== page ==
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Helping Your Dog With His Arthritis

It can be hard to see your dog in pain from arthritis

It can be hard to see your dog in pain from arthritis

There are several causes of arthritis in dogs. It may be caused by misaligned joints when the dog was born or by an unfortunate accident. As I mentioned before, it may also be the normal wear and tear of joints as your dog advances in age. Whatever the cause is, the pain and suffering usually will not be apparent until your dog grows old. At this point, you should immediately seek senior dog arthritis treatment.

There are several treatment options available for a dog suffering from arthritis, but it’s first important what happens to your beloved pet dog with arthritis. Unfortunately, not a lot of studies have been conducted explaining this. What we do know is that there’s not much difference between how humans’ and dogs’ joints deteriorate over time.

Arthritis is known to be difficult to detect in older dogs, but it’s even harder to identify if your dog is large. Dogs of large breed tend to resist pain, and won’t manifest their pain until it’s quite severe. The same problem holds true for overweight dogs, because it can be difficult if their pain is caused by their condition or arthritis. This is precisely why going to the vet is even more necessary if your dog is either of the two.

Helping Your Dog With His Arthritis

Your veterinarian has learned to be a very good judge of the subtle signs that dogs give to tell us that they are in pain. It may be just a worried look in their eyes when the veterinarian overly flexes their joints. Or you pet may withdraw its leg, or even growl or snap. You veterinarian will probably ask you to lead your pet around the examination room so he/she can observe its gait and locomotion. Over their career, vets get very good at that. The veterinarian may notice that the major muscle masses of your pet’s legs and spine have shrunken (atrophied) due to disuse. Your pet may wince when areas of it spine are palpated.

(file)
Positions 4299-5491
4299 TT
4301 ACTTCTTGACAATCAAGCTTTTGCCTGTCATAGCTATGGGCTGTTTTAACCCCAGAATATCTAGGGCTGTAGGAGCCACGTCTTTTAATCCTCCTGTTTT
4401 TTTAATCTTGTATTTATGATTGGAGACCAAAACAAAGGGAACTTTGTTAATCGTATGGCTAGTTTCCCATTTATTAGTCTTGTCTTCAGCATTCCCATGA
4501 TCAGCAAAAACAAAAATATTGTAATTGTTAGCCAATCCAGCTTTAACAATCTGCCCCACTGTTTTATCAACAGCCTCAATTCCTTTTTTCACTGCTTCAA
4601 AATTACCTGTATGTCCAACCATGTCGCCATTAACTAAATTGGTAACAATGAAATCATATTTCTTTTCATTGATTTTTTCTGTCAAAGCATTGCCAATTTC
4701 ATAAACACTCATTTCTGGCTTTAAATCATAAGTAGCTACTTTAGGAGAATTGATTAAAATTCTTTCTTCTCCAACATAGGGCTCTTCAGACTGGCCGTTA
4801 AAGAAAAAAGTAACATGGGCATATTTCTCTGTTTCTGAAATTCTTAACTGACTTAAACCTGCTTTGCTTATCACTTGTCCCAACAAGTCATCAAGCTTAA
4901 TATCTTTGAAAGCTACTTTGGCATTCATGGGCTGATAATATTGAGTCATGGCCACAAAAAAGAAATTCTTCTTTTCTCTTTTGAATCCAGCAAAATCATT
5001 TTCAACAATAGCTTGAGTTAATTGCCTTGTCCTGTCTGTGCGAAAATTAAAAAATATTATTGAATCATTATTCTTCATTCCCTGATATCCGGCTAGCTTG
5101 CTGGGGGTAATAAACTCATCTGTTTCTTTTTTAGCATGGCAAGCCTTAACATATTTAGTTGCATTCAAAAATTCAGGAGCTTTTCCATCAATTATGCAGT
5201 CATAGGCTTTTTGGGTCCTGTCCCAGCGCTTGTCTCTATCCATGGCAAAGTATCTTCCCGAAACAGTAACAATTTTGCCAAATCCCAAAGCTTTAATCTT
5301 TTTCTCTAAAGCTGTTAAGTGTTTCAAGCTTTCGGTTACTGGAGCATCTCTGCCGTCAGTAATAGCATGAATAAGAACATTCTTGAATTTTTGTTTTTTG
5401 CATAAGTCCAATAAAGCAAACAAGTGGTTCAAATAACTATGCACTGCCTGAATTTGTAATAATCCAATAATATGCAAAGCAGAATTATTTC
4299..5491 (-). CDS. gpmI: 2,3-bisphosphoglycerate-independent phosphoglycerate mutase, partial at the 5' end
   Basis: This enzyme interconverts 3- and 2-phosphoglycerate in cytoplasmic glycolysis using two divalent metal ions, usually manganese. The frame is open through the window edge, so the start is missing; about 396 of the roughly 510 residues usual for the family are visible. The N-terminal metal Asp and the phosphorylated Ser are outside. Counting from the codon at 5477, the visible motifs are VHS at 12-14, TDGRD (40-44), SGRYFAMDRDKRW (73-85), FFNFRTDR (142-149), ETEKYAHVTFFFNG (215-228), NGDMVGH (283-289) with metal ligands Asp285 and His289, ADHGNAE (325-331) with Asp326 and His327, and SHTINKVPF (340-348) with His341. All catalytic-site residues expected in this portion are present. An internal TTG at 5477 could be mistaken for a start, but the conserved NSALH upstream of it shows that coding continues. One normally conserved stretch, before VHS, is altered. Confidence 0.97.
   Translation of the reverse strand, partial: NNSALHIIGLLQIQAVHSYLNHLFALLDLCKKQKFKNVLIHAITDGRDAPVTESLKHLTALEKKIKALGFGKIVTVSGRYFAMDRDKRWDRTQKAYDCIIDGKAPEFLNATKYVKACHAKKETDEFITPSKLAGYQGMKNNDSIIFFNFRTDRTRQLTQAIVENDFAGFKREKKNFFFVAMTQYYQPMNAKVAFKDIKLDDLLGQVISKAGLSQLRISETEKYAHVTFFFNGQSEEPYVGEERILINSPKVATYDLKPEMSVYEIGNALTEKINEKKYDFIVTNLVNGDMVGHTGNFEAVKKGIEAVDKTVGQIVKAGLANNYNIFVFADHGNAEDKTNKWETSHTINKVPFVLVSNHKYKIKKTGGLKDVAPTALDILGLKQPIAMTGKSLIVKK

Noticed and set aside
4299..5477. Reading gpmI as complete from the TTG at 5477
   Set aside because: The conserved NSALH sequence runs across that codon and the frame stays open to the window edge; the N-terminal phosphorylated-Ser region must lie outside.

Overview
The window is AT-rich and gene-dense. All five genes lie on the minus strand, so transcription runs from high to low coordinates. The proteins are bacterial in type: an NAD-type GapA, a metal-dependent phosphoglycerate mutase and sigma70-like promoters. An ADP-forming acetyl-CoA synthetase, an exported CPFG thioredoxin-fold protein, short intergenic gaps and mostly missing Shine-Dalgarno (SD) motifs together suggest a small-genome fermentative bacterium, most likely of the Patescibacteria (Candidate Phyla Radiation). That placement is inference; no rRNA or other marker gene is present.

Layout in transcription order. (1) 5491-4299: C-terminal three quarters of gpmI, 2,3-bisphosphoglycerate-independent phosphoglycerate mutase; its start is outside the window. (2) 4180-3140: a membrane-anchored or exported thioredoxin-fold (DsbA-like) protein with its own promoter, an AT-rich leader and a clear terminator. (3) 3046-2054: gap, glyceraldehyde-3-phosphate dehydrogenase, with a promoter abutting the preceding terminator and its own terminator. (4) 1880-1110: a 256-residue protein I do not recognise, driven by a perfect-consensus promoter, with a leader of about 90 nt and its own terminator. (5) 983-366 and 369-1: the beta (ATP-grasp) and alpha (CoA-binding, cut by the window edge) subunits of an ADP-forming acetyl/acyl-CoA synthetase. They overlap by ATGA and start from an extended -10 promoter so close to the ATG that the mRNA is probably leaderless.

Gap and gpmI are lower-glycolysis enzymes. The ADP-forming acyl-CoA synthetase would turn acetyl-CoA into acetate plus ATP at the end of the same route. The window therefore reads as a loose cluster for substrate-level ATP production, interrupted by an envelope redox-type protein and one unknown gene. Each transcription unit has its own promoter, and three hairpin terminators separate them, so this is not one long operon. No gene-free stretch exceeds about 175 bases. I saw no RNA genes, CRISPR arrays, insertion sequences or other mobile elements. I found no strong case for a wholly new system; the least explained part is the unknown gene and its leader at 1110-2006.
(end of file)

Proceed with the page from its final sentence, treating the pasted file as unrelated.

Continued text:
But the key tests your veterinarian will perform are x-rays. Depending on how subtle the changes are, it may take more than a single x-ray film. X-rays of advanced arthritic joints are very distinctive. If you look at the hip and spinal photos of Hannah, at the top of this page, you can understand the changes your vet will see. Most veterinarians will set these x-rays up in the exam room and point out to you the important bone changes that they are seeing. (Read more Here)

Once the vet determines that your older dog suffers from Arthritis, he will make sure that your dog doesn’t suffer from any other health problems that will make the condition worse, such as hypothyroidism, Cushing’s diseases, and diabetes.

Do not administer any drugs to your dog, unless the vet says so. The traditional medication for arthritis is Nonsteroidal Anti-inflammatory Drugs, or NSAIDS, although it’s not as simple as just feeding it to your dog. NSAIDS can have serious side effects, especially to your dog’s digestive tract. Your dog might have diarrhea, characterized by dark-colored stool or worse, develop kidney problems.

There are several NSAIDs, but you should only choose the brand that your vet prescribes to you. Carefully follow the instructions of the vet regarding when to administer the drug, and what should be done before or after it. Observe any changes your dog might be going through before or after taking the NSAIDs. Most importantly, just let your dog feel that you’re there, and everything will turn out fine.

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